Heart of Dankness is a travelogue only by necessity; if Mark Haskell Smith had his way, he wouldn’t need to leave his home state of California to experience the specialised highs promised by Amsterdam’s competitive Cannabis Cup. Nor would he want you to have to leave your home town (or even your couch) for a similar experience. Since marijuana possession remains illegal throughout most of the world, however, Haskell Smith needs to travel to get his toke on. This is just as well, because his quixotic search for ‘dankness’ becomes a fascinating travelogue populated by a large cast of larger-than-life eccentrics united by their love of good dope.

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A Humane Approach to Seeing Things

Oliver Sacks’s Hallucinations

Published by The Austalian, 1 December 2012. Original article. Oliver Sacks by Steve Jurvetson (Creative Commons).

It’s not hard to see why US-based British doctor and writer Oliver Sacks has become, for many people, the chief ambassador for neurology. His books render this forbiddingly dry subject accessible by cutting to the core of what neurology means for a lay audience.

Rather than focusing on structures such as the hippocampus or the effects of chemicals such as dopamine, he instead illustrates their functions through case studies of patients with neurological disorders.

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Can’t Do

The Queensland Premier’s Literary Awards, 1999–2012

Published by Meanjin (blog), 4 April 2012. Original post. Campbell Newman by Dale Napier (Creative Commons).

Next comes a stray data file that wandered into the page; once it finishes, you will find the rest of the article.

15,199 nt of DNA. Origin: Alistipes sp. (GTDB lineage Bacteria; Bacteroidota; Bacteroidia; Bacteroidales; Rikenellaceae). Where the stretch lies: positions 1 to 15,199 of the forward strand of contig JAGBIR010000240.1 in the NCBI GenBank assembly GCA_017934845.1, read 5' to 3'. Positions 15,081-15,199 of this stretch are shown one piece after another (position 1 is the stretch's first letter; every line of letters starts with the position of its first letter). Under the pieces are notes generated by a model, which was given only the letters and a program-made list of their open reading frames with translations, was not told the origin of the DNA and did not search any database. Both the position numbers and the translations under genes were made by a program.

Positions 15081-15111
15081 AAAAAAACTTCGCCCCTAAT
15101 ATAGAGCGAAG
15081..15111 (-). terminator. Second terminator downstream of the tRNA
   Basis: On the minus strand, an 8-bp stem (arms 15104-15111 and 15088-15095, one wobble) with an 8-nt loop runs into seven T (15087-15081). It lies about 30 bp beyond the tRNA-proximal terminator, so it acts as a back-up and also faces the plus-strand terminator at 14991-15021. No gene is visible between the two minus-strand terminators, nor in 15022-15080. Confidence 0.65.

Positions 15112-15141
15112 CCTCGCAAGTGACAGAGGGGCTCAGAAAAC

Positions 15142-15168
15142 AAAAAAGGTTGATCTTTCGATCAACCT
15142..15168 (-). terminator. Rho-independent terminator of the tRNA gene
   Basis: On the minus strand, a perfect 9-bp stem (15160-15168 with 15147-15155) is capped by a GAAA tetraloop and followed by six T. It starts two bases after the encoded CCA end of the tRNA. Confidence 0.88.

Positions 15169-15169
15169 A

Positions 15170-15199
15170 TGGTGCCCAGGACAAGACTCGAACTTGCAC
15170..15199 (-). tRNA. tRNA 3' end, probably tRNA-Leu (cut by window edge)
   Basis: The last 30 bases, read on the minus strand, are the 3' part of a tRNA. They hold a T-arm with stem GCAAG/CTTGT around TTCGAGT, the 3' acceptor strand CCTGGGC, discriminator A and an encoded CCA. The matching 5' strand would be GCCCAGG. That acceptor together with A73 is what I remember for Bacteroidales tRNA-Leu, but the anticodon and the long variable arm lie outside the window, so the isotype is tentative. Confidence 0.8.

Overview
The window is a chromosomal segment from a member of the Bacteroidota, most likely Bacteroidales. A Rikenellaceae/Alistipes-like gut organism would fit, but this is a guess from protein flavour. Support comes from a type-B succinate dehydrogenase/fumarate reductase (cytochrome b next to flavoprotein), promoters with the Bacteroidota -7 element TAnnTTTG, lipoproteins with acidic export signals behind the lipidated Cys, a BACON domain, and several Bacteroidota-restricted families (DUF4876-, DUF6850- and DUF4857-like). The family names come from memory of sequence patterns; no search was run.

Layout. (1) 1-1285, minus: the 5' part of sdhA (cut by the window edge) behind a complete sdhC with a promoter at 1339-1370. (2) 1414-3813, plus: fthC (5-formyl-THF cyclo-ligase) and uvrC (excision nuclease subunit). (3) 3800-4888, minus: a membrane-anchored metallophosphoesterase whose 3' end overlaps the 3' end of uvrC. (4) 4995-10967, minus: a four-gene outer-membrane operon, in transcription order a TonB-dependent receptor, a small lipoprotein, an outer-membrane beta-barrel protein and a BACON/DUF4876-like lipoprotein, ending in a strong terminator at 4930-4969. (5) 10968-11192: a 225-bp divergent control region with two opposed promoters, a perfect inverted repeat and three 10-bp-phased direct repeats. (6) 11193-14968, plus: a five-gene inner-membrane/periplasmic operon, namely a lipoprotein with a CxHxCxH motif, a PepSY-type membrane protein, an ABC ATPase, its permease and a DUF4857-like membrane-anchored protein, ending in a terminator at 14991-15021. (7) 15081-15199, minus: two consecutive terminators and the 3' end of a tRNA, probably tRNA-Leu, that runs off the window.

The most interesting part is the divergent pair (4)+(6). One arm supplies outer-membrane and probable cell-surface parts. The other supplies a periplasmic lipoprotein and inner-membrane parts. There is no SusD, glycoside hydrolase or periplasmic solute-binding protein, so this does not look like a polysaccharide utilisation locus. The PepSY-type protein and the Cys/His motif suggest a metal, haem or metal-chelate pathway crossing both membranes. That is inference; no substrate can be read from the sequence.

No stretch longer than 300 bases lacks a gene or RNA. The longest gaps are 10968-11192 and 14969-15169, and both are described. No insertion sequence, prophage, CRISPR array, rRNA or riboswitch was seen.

They don’t call him ‘Can-Do’ Newman without reason. Yesterday afternoon, a mere ten days after his landslide win in the recent state election, Queensland Premier Campbell Newman announced that his department would scrap the Queensland Premier’s Literary Awards. The program, which had run for thirteen years from 1999 to 2011, would be discontinued in order to save $244,475 and sundry operational costs. The swiftness and severity of the move was stunning, but the substance of the decision is by no means surprising. Newman and the Liberal National Party ran on a platform of fiscal prudence, eliminating government waste, and easing cost-of-living pressures on ‘ordinary Queenslanders’. His campaign quite explicitly focused on the concerns of middle-class, white, heterosexual Queenslanders over and above ‘special interest groups’. In such a climate, swingeing cuts to arts programs are to be expected. But nobody expected Newman to make such a dramatic gesture as entirely eliminating one of Queensland’s highest-profile arts programs. In so doing, Queensland has now become the only Australian state without a Premier’s Literary Award or its equivalent.